Best way to go through the examples folder

Hi,

I am trying to run some of the examples in the Boke repository with the latest build dev. I see several files folders in the examples folder. What is the best way to go through the examples? The README.md file has the text shown below, but I see many more folders under the examples folder, and it’s unclear which one is which. Also, are the examples in the gallery included in the examples folder as well?

This directory contains example using the high level plotting interface, and is the interface most users should want to start with. There are three subdirectories illustrating output in three different modes:

file - output static HTML file
notebook - output inline in IPython notebooks
server - out put using the Bokeh server

Note that the server examples require the Bokeh server to be running (execute ‘bokeh-server’)

Thanks,

Josh

I think I got it. It looks like:

  • plotting includes the high-level plotting interface (except for charts)

  • glyphs: includes the low-level plotting interface

  • charts: charts interface (histogram)

  • compat includes examples illustrating ggplot and seaborn (compatibility with other packages)

  • apps: include widget examples

  • embed: Includes the spectrogram example that Peter and Bryan have demoed in their talks (e.g. in Pydata & NYC Nov. 2014).

but why is embed separate from apps? IIRC Brian said that the spectrogram required some ajax / javascript to make it work. Is that why?

Thanks,

Josh

···

On Mon, Dec 15, 2014 at 8:48 AM, Josh Wasserstein [email protected] wrote:

Hi,

I am trying to run some of the examples in the Boke repository with the latest build dev. I see several files folders in the examples folder. What is the best way to go through the examples? The README.md file has the text shown below, but I see many more folders under the examples folder, and it’s unclear which one is which. Also, are the examples in the gallery included in the examples folder as well?

This directory contains example using the high level plotting interface, and is the interface most users should want to start with. There are three subdirectories illustrating output in three different modes:

file - output static HTML file
notebook - output inline in IPython notebooks
server - out put using the Bokeh server

Note that the server examples require the Bokeh server to be running (execute ‘bokeh-server’)

Thanks,

Josh

Hi Josh,

···

On Mon, Dec 15, 2014 at 11:16 AM, Josh Wasserstein [email protected] wrote:

I think I got it. It looks like:

  • plotting includes the high-level plotting interface (except for charts)
  • glyphs: includes the low-level plotting interface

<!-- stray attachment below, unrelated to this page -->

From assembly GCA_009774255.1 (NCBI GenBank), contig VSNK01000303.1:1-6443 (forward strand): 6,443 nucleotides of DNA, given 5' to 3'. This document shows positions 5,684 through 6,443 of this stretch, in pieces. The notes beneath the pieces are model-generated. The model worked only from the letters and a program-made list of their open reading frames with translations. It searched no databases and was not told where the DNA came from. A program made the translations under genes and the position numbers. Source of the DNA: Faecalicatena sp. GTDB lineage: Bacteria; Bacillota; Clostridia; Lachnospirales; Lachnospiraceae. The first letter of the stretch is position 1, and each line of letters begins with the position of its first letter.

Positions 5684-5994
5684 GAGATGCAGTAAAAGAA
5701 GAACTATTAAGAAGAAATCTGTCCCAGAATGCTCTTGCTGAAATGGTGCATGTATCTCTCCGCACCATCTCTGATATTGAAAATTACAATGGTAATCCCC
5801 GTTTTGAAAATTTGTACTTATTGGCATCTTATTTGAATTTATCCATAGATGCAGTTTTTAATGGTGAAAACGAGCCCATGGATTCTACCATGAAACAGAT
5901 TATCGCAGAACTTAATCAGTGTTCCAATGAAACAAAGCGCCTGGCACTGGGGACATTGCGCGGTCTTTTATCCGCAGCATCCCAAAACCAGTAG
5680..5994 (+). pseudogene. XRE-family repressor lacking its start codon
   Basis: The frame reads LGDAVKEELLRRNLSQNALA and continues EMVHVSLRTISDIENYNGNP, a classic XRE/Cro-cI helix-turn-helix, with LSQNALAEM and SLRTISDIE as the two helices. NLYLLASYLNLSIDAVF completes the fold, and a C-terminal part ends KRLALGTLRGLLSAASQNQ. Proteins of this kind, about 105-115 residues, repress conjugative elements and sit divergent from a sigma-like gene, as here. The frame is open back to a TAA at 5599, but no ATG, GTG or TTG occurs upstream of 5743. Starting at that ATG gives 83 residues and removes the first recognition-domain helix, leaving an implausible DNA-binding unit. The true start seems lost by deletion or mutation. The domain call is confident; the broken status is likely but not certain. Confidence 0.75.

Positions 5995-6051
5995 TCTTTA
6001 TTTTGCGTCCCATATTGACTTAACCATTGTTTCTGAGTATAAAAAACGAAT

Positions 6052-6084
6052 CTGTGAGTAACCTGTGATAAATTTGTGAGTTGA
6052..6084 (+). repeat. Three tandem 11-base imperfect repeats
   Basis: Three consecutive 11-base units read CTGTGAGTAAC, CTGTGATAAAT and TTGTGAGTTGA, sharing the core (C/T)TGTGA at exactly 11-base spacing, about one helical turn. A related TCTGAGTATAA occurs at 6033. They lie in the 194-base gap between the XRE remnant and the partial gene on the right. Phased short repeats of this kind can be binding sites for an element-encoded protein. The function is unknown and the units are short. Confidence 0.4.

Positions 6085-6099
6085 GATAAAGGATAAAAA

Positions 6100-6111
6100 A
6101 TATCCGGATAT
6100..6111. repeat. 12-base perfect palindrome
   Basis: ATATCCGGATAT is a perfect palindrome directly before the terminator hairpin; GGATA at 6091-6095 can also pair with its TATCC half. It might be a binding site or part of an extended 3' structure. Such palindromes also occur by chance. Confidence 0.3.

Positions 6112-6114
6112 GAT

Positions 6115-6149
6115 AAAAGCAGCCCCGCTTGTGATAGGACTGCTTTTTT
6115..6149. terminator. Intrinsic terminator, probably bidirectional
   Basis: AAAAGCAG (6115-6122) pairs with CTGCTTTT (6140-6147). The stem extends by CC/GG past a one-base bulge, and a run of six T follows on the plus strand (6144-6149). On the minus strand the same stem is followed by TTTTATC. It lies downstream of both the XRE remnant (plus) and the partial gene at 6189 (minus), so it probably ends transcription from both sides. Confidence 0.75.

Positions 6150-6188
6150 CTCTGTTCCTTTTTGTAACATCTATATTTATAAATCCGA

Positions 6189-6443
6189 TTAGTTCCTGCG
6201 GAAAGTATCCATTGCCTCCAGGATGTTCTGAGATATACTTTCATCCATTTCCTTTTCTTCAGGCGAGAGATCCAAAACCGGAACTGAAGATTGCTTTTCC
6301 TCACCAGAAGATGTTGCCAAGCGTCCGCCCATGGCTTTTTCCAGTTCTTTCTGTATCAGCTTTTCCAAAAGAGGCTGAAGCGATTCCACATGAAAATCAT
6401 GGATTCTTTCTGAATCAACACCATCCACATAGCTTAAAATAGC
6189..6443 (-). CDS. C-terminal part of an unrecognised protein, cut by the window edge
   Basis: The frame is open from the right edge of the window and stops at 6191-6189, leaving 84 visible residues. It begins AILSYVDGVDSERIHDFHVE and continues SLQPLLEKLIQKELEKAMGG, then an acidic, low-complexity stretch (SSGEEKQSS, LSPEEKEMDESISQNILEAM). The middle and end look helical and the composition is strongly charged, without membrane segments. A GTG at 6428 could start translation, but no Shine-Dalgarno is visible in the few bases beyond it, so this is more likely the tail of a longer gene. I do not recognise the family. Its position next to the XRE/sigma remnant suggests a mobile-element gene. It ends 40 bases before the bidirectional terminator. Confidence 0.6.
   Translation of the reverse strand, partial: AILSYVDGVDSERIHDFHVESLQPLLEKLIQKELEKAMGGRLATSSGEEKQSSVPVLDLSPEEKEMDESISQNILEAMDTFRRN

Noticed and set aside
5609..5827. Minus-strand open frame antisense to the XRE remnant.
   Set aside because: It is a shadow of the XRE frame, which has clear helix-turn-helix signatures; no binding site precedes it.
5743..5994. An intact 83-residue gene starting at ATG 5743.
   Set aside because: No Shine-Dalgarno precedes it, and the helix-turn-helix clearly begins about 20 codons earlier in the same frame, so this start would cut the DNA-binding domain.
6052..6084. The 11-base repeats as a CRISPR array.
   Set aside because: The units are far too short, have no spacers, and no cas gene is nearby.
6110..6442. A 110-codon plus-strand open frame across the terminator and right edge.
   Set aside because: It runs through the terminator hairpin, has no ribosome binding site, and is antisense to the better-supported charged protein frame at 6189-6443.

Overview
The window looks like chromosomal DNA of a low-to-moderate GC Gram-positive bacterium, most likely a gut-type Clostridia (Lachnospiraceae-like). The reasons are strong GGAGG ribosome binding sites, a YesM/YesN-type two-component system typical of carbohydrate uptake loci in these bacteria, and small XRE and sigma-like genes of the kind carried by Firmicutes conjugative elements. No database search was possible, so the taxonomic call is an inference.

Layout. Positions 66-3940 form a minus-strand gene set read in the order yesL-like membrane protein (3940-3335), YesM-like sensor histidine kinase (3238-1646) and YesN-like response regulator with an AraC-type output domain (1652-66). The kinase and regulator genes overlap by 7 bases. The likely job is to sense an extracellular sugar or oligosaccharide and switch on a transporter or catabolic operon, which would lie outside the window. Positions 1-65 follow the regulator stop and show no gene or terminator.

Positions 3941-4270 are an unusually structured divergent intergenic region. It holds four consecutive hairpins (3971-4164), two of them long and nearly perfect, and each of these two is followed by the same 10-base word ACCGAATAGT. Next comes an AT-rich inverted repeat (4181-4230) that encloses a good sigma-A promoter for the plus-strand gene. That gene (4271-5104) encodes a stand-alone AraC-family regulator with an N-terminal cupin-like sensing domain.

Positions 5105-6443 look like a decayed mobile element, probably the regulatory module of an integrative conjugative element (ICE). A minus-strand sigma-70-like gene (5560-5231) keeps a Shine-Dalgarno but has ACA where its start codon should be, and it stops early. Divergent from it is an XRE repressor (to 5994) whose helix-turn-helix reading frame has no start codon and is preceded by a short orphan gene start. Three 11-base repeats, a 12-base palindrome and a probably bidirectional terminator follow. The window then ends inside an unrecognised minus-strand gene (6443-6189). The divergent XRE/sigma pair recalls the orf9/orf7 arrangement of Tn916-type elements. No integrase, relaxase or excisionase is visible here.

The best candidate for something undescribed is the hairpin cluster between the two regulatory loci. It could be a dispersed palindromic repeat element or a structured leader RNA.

• charts: charts interface (histogram)
  • compat includes examples illustrating ggplot and seaborn (compatibility with other packages)
  • apps: include widget examples
  • embed: Includes the spectrogram example that Peter and Bryan have demoed in their talks (e.g. in Pydata & NYC Nov. 2014).

Yes, you got it… would you care to update the README in a PR? or make an issue so we can properly update it later. Thanks

but why is embed separate from apps? IIRC Brian said that the spectrogram required some ajax / javascript to make it work. Is that why?

I would say it is in the embed folder because you are actually embedding the plot object into the Flask app specifically using the bokeh.embed API

https://github.com/bokeh/bokeh/blob/master/examples/embed/spectrogram/spectrogram.py#L49

Thanks,

Josh

Cheers.

Damian

Hi Josh,

We can probably do a better job of describing all these examples (and I may just lift your great descriptions into our docs, if that's ok!)

Regarding app vs embed. The "apps" are all run *inside* the bokeh-server. So you start them, by doing something like:

  bokeh-server --script sliders_app.py

The main reason for this is because, otherwise, to make an "app" outside the server, the only real solutions is to have a long-running process that polls the server for updates. This is not ideal, and apps running directly in the server can utilize much better callbacks. Please note that the "app" concept is still fairly new, and things like how to start, easily spell, and deploy apps is very much open to improvement.

The "embed" examples simply show off how to embed a Bokeh plot in a standard web-app (i.e., you want to serve a plot from Flask that has a plot in it). This can be done with, or without the bokeh-server, but even if you use a bokeh-server, there is no code running *in the bokeh-server* that responds to widgets, or updates plots or data. To update plots you'd have to have a separate python process that connects to the bokeh-server and polls or pushes data to it.

I hope this makes things a bit clearer.

Thanks,

Bryan

···

On Dec 15, 2014, at 2:37 PM, Damian Avila <[email protected]> wrote:

Hi Josh,

On Mon, Dec 15, 2014 at 11:16 AM, Josh Wasserstein <[email protected]> wrote:
I think I got it. It looks like:

- plotting includes the high-level plotting interface (except for charts)
- glyphs: includes the low-level plotting interface
- charts: charts interface (histogram)
- compat includes examples illustrating ggplot and seaborn (compatibility with other packages)
- apps: include widget examples
- embed: Includes the spectrogram example that Peter and Bryan have demoed in their talks (e.g. in Pydata & NYC Nov. 2014).

Yes, you got it... would you care to update the README in a PR? or make an issue so we can properly update it later. Thanks

but why is embed separate from apps? IIRC Brian said that the spectrogram required some ajax / javascript to make it work. Is that why?

I would say it is in the embed folder because you are actually embedding the plot object into the Flask app specifically using the bokeh.embed API

https://github.com/bokeh/bokeh/blob/master/examples/embed/spectrogram/spectrogram.py#L49